That's not til NEXT month...
Be Thankful You're Not Having Eel Pies
|"WHAT!? Where's the deviled eggs, you savage?"|
NOTE: This is a repost. Basically, it's a warmed over Thanksgiving feast. If you haven't read it already, though, it's new to you. If you have read it, this makes me sad.
Not really. If you have read it already, but can't remember that you did, congratulations. The Republican Party has a spot for you.
NOTE FOLLOWING THE NOTE: This is kind of a long post. But, you can come back to it during the week. It's a lot like coming back to graze on Thanksgiving leftovers. Except this won't get all gamey after a few days. It already stinks.
Thanksgiving is my favorite holiday.
NOTE: This is true. Although Presidents Day lets me wear a powdered wig. And make fun of the British.
It’s the first of the year-end celebrations, the others being Christmas, Hanukkah, and New Years. And, by New Years, I mean New Years Eve. January 1st is really only meant for watching college football and making resolutions to not act like a jackass at the next New Years Eve party.
Party like it's 25 Kislev.
NOTE: Occurring as it does on the Jewish date 25 Kislev (yeah, I know.
All that said, it’s really the 4th Thursday of November which gets the festivities rolling (hey, it’s easier than trying to figure out when the frik Easter is. Something to do with the moon. Or devout rabbits. Something).
After all, what evokes the holiday spirit more than getting trampled at Wal-Mart by frenzied harpies in bathrobes and curlers on Black Friday?
NOTE: Or, now, on Thanksgiving Night, with drunken harpies in curlers.
|Thanksgiving was proclaimed a federal holiday|
in 1863 by Abraham Lincoln.
Not surprisingly, the Confederacy said,
"Ya'll can take your Yankee Holiday and shove it."
Which sucked. Because they
were supposed to bring the sweet potato souffle.
Oh, sure, even though there are parades, football games, and enough food to sink the Mayflower, Thanksgiving is thankfully (pardon the pun) devoid of the commercialism of Christmas and the bacchanalian excess of New Year’s Eve. Or, if you were paying attention, whatever it is they do on Hanukkah.
|On December 26, 1941, signed a resolution|
from the last Thursday in November to the fourth.
"Hey, get off my ass, it's all I had time to do.
There's a frikkin' war going on, you know."
No, it’s a calming prelude to the mania which paralyzes every December. It’s a time to appreciate what we’ve been given.
The brightly colored leaves swirling madly amongst the trees, a chill autumn wind blowing briskly over freshly-harvested fields, and the forest animals bustling crazily about in preparation for winter.
|"Hey, does anyone else|
have to pee after that long ass boat ride?"
So it was in 1621 that Governor Bradford of Plymouth Colony thought it was high time to celebrate a day of thanksgiving.
|"I know. Whaddya say we have a harvest feast right here?"|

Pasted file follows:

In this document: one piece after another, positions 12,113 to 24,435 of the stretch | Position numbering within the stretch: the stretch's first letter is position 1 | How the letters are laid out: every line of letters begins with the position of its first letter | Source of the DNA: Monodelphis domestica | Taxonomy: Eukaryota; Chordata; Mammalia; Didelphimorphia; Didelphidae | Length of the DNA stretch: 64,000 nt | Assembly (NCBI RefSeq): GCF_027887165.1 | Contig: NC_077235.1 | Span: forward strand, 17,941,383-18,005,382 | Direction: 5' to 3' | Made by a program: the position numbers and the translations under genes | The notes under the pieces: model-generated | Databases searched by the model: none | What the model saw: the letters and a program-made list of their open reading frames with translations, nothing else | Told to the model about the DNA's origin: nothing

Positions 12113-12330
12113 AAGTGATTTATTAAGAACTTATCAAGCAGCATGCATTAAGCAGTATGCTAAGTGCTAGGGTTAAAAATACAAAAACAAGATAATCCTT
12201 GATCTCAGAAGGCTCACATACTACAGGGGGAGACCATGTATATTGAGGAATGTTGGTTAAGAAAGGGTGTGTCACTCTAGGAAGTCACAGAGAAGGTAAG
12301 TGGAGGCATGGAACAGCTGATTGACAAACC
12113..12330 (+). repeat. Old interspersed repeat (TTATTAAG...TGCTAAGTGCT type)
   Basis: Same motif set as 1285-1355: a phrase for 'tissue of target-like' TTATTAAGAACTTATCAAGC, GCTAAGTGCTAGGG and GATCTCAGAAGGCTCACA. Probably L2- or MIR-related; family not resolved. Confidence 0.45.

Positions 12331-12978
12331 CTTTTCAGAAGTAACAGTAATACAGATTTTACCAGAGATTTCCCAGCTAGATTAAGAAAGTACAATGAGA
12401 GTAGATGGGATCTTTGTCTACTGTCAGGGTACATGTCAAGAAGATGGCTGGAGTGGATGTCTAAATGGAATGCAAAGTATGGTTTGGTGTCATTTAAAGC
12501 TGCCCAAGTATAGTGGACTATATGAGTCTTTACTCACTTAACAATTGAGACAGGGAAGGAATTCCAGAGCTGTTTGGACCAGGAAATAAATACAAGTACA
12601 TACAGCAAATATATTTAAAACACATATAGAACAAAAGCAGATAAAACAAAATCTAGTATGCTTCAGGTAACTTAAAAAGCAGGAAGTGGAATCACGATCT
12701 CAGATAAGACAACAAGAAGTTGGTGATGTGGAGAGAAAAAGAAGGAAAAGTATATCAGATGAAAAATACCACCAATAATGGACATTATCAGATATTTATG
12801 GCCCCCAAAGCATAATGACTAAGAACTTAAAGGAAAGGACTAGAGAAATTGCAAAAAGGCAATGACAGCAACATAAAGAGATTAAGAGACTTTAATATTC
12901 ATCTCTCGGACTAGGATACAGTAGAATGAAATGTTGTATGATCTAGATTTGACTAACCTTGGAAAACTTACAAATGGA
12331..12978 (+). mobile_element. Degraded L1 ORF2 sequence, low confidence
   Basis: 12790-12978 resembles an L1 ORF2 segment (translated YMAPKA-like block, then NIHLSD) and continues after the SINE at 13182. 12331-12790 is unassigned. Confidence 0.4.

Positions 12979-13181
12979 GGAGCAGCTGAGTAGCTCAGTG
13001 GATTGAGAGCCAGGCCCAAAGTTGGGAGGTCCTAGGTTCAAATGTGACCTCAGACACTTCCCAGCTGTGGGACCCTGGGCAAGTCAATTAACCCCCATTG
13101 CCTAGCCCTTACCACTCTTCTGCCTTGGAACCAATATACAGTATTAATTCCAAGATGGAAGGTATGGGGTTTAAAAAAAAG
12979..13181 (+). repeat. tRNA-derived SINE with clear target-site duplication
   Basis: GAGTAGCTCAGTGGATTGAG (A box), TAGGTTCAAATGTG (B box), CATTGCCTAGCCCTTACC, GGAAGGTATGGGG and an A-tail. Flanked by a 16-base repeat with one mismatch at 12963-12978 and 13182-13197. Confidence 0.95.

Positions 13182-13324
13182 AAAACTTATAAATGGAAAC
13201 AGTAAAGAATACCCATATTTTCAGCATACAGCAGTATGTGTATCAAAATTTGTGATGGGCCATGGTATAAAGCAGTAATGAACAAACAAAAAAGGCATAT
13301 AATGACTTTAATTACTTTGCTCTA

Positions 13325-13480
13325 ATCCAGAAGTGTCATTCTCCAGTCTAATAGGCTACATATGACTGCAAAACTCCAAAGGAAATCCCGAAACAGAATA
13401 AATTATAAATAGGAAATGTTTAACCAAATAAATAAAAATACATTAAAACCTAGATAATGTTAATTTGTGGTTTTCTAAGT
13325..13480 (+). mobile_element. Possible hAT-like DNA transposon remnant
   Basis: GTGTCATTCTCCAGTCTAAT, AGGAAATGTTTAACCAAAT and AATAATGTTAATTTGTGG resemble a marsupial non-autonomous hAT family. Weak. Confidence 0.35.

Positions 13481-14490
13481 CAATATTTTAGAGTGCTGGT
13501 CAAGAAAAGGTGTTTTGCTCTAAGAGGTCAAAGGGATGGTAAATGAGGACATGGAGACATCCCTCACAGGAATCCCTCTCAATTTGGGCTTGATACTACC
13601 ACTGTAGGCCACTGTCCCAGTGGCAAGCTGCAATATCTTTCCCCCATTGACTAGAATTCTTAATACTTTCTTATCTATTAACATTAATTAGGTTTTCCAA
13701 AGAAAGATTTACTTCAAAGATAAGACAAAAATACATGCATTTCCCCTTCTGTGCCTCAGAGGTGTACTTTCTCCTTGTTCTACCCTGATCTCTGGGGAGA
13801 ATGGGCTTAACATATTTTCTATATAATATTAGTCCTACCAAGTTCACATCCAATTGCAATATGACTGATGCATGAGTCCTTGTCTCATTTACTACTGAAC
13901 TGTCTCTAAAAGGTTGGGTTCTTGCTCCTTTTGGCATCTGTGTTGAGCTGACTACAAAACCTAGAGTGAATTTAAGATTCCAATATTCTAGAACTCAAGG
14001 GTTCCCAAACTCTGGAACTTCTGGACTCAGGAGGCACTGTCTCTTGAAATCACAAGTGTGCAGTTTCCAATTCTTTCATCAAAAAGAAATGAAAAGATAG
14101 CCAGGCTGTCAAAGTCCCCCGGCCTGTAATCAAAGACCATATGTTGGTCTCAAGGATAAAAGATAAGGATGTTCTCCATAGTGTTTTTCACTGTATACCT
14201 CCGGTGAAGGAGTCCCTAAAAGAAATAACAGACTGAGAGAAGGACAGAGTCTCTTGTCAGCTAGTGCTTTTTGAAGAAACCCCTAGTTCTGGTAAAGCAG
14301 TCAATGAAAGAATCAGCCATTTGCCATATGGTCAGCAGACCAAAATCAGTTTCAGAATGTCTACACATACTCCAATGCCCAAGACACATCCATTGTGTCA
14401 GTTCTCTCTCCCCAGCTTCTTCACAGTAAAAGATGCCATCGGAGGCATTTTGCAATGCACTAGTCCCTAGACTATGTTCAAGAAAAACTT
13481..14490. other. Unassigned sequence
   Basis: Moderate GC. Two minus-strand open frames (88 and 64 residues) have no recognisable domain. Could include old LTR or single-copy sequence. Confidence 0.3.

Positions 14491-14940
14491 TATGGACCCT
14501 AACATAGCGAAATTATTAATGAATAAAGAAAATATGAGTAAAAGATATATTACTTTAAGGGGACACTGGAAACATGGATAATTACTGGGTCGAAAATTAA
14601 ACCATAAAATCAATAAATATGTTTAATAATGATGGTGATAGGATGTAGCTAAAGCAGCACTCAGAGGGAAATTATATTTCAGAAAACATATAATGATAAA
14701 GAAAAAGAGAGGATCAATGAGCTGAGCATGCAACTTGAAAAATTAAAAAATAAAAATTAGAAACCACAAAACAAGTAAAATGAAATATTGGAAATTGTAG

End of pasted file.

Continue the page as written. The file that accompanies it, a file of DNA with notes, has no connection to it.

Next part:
"Outside!? You do know this is Massachusetts, don't you?"
"Hey, we can stay warm by burning a witch or two."
Luckily, a spot opened up the last Thursday of November when “Mohawks On Ice!” was forced to close after some Hurons stole their loincloths. So, the Native Europeans invited their friends, the Native Americans, to a grand feast at the local Elks Lodge picnic pavilion (with real elk).
A deeply devout people, the Pilgrims wished to thank the “Godless heathen savages” for all their help getting the colony on its feet. After all, the tribe was essential to gaining a foothold in the New World, long before the Trail of Tears, Wounded Knee, and all-you-can-eat casino buffets.
|"Behold, for I bring you the gift of maize.|
As long as you don't mind the smell of dead fish."
Prior to that, they just stuck them in their trousers.
|"Seriously, Sleeps With Chickens? Eels??|
Couldn't bring a French Bean casserole
like a normal person, could ya?"
Many customs today hearken back to this coming together: the feast, the fellowship, the two-hand touch lacrosse game after supper, and the men falling asleep in front of the fire with their hands down their pants while the women cleaned up all laid the foundation of our nation.
Happily, it was the giving of thanks which has endured through peace, war, and disco. No doubt Governor Bradford himself began a tradition which survives to this day: putting relatives on the spot to state that for which they were thankful.
In homes across the nation, this scene will be played out anew during halftime. In the true spirit of the holiday, millions of family members will likewise be grilled.
This year, though, in addition to joyful thanks for family, friends, and the feelings of warmth which come from both, one will resonate above all:
That Great-Aunt Mildred was able to buy the last case of Twinkies from that guy in the back of his van at the Stop N Shop.
Because the alternative was Eel Pies.
And I don’t care how much Cool Whip you put on them, they’re still eels.
And...Robyn and Julie (and whomever I missed)...HAPPY HANUKKAH!
|"I see that you mentioned 'Eight Crazy Nights.' |
So, we should be expecting a check to cover the royalties?"